A Time for George Stavros

A Time for George Stavros

infobox Book |
name = A Time for George Stavros
title_orig =
translator =

image_caption =
author = Philip K. Dick
illustrator =
cover_artist =
country = United States
language = English
series =
genre = Novel
publisher = Unpublished
release_date = Written c. 1955
english_release_date =
media_type = Manuscript (presumed lost)
pages =
isbn = None issued
preceded_by =
followed_by =

"A Time for George Stavros" is an early, unpublished, non-science fiction novel by author Philip K. Dick. It was written sometime around 1955, a time when Dick was getting his science fiction published but still dreamed of being a mainstream writer.

Plot introduction

According to Lawrence Sutin's book, "Divine Invasions: A Life of Philip K. Dick", (1989) the plot survives only as an index card synopsis from the publisher dated 10/24/56, after the manuscript had already been rejected one time. The reader's comments on the rewrite as follows:

:"Didn't like this before & still don't. Long, rambling, glum novel about 65 yr old Greek immigrant who has a weakling son, a second son about whom he's indifferent, a wife who doesn't love him (She's being unfaithful to him). Nothing much happens. Guy, selling garage & retiring, tries to buy another garage in new development, has a couple of falls, dies at end. Point is murky but seems to be that world is disintegrating, Stavros supposed to be symbol of vigorous individuality now a lost commodity."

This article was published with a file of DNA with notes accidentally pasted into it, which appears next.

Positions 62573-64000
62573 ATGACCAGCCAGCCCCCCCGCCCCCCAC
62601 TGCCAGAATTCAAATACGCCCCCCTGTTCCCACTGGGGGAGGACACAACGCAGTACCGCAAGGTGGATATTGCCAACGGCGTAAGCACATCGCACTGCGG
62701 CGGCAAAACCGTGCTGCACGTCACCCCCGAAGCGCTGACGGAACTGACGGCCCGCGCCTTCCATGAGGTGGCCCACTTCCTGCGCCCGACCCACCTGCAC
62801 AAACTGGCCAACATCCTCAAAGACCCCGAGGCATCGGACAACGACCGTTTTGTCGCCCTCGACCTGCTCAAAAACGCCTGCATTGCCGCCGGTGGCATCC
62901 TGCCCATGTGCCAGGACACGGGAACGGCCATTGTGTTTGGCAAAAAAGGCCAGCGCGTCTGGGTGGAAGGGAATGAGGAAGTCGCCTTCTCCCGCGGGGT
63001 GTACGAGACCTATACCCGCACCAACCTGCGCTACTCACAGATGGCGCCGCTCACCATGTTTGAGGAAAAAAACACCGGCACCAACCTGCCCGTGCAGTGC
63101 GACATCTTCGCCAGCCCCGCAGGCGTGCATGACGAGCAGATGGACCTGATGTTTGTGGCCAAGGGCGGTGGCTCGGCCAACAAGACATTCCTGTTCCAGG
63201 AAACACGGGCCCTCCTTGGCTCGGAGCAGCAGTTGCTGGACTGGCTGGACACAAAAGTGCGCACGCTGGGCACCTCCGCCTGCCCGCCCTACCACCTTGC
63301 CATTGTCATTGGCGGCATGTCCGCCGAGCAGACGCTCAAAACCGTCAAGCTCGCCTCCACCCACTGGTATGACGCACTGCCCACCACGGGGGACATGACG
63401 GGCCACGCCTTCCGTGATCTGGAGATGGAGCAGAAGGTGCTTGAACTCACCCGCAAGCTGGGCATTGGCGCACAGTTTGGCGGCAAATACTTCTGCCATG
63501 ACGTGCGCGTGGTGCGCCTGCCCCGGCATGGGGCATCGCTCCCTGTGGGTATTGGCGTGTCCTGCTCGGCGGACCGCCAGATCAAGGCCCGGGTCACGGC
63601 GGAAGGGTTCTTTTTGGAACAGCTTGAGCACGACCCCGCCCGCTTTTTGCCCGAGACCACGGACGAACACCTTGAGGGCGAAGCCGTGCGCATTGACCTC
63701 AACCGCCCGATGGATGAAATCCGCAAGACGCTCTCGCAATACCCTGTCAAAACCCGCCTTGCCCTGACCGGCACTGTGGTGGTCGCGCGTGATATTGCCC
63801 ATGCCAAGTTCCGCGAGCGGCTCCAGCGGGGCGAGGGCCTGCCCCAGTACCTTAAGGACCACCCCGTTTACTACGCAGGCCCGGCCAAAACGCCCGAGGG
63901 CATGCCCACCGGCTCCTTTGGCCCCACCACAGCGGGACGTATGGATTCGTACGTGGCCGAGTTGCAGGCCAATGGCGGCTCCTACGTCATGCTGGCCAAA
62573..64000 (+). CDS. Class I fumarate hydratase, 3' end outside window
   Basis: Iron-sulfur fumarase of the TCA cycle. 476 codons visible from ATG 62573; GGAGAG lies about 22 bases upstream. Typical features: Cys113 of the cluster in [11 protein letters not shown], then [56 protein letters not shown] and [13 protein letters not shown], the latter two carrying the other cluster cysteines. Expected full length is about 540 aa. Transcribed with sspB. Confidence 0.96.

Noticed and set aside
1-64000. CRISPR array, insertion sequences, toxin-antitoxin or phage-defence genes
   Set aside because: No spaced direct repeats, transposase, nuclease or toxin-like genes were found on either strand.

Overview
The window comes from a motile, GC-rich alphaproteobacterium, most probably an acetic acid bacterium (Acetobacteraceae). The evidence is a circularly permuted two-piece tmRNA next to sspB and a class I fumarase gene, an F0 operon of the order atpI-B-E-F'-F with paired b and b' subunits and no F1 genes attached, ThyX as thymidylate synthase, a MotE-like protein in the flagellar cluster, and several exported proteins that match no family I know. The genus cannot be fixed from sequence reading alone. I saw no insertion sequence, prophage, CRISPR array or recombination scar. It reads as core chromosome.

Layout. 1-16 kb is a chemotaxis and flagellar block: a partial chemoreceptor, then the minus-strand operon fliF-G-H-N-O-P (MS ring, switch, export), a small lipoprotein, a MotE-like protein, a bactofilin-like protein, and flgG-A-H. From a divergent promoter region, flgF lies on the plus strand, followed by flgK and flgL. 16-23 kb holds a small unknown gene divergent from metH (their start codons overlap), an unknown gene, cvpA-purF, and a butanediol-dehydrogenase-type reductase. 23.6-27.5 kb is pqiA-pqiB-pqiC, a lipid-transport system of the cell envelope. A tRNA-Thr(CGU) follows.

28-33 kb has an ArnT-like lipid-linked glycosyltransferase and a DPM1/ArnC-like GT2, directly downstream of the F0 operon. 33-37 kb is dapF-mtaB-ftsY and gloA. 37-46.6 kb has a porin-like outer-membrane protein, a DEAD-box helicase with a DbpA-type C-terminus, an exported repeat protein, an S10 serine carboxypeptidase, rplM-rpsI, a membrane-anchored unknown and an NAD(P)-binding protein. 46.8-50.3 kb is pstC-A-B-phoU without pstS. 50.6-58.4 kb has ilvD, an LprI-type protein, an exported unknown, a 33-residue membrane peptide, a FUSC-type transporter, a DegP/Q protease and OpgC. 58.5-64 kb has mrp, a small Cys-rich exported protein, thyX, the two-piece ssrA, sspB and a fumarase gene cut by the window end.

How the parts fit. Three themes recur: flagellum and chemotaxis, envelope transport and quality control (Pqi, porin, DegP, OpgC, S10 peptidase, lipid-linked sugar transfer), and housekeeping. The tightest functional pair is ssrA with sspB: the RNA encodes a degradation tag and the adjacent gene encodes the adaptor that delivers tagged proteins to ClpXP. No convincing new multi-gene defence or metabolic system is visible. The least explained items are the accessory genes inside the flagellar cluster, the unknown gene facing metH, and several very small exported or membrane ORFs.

In a letter from 1960, the author himself commented on the titular character in an unexpectedly optimistic fashion:

:"Contact with vile persons does not blight or contaminate or doom the really superior; a man can go on and be successful, if he just keeps struggling. There is no trick that the wicked can play on the good that will ultimately be successful; the good are protected by God, or at least by their virtue."


Much of the plot for this lost novel was apparently re-treaded and re-used in Dick's later non-SF novel, Humpty Dumpty in Oakland (written 1960, published 1987). As Dick was writing "Humpty" at roughly the same time he wrote the letter above, this might explain his uncharacteristically cheery assessment of the character.


*Bibliography of Philip K. Dick

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